Bolivian President Evo Morales is facing converging crises on multiple fronts—from South American neighbors, from the Colossus of the North, and from internal opposition. Peru is seeking the extradition of Walter Chavez, a top adviser to Morales’ successful 2005 campaign, on terrorism charges related to accusations that he extorted businessmen on behalf of the Tupac Amaru Revolutionary Movement (MRTA). Chavez, a Peruvian former journalist, has lived in Bolivia since 1992 and was granted political asylum there in 1998. (Reuters, Oct. 26)
The Bolivian government has accepted apologies from US ambassador Philip Goldberg for recent condescending remarks on Morales. After members of his delegation had problems entering the United States, Morales told the UN General Assembly last month that the UN headquarters should be moved elsewhere. Goldberg responded that he would not be surprised “if Bolivia would also want to change Disney(land’s) headquarters too,” triggering a diplomatic spat between the two countries. Bolivian Foreign Minister David Choquehuanca described Goldberg’s remarks as “racist” and said he would not be a “valid interlocutor” for his government until he apologized. Goldberg later sent apologies to the Bolivian government through diplomatic channels. “The government accepts the ambassador’s apologies. We will continue working in the two countries’ relations,” Choquehuanca said. (Xinhua, Oct. 26)
Last week, thousands of local residents occupied Bolivia’s busiest airport in the restive eastern department of Santa Cruz, after army troops sent in by President Morales withdrew. Morales sent in troops after charging that local officials were illegally demanding landing fee payments. Responding to a call from Santa Cruz Gov. Ruben Costas, some 7,000 protesters armed with clubs and waving flags rallied at Viru Viru airport Oct. 19. After tear gas failed to disperse the protesters, the 220 troops pulled back to avoid clashes. “This has been a victory for the people of this town, and it has been a defeat for the wicked,” said Costas, a fierce opponent of President Morales. The soldiers left “with their tails between their legs,” Costas gloated.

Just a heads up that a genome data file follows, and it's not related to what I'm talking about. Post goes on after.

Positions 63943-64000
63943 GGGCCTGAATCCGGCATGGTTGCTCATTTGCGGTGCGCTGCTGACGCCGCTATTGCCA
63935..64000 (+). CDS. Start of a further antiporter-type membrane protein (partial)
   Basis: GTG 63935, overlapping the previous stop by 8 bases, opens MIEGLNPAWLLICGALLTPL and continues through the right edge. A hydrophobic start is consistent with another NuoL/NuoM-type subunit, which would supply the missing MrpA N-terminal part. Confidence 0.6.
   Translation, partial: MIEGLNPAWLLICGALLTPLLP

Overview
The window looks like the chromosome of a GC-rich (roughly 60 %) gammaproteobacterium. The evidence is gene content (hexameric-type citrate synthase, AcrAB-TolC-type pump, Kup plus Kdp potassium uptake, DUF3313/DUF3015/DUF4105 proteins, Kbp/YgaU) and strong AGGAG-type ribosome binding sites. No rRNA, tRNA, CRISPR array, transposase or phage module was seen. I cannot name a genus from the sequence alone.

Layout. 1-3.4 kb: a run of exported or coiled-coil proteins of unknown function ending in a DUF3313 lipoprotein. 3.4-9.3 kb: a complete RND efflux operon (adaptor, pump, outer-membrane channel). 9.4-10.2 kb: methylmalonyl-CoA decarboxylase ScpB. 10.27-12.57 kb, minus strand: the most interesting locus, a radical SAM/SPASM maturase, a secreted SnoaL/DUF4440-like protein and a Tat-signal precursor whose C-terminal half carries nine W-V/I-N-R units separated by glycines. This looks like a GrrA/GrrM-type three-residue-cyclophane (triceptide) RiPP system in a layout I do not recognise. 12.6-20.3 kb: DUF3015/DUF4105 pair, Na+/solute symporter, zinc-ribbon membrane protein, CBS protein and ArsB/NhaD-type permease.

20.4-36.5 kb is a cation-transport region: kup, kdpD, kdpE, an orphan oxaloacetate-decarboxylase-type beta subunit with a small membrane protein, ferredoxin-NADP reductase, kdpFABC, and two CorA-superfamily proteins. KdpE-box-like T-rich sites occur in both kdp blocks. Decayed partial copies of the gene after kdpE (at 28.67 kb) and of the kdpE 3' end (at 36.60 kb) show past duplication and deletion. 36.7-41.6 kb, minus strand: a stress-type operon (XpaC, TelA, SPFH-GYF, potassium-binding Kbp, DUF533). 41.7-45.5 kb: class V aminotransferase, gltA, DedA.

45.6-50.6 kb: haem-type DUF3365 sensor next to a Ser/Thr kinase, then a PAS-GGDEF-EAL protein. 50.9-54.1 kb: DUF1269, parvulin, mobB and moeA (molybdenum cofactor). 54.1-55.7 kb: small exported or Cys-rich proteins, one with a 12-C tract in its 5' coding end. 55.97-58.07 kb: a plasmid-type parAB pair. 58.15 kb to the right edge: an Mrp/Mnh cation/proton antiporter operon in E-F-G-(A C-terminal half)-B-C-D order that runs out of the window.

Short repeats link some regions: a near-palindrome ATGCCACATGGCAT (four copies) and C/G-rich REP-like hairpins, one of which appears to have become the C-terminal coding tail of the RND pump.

The crisis began when airport workers held up an American Airlines plane bound for Miami Oct. 16, demanding that landing fees be paid on the spot to local rather than national authorities. The local airport authority used to appoint its own directors, but three months ago the central government installed their own official to lead the agency. (BBC, Oct. 19)
In the background is a struggle over control of Bolivia’s natural gas resources, which lie mostly in the lowland east and south of the country. Despite Morales’ supposed nationalization of Bolivia’s hydrocarbons, foreign firms still seek interests in the gas sector. The local press reports that the Spanish oil company Repsol YPF plans to announce in the next month the results of exploration work at what could be a major gas field in the south of the country. Since February 2006, Repsol has been exploring for hydrocarbons in Chuquisaca department, not far from the gas-rich Tarija region.
“In about a month we’ll be able to confirm whether this is a massive [natural gas] field,” the president of Repsol’s Bolivian subsidiary, Luis Garcia, said. “We’re all anxious, and we’d like to say today that this is a big field.” After meeting with Repsol officials Oct. 24, Chuquisaca Gov. David Sanchez told reporters he had “great expectations” that drilling could lead eventually to the development of a field “bigger than Margarita.” The Margarita field, also run by Repsol YPF, is one of Bolivia’s largest, with nearly 11 trillion cubic feet of proven and probable reserves. Government officials recently announced that Repsol YPF has agreed to invest some $900 million in Bolivia by 2010. (Reuters, Oct. 25)
See our last post on Bolivia.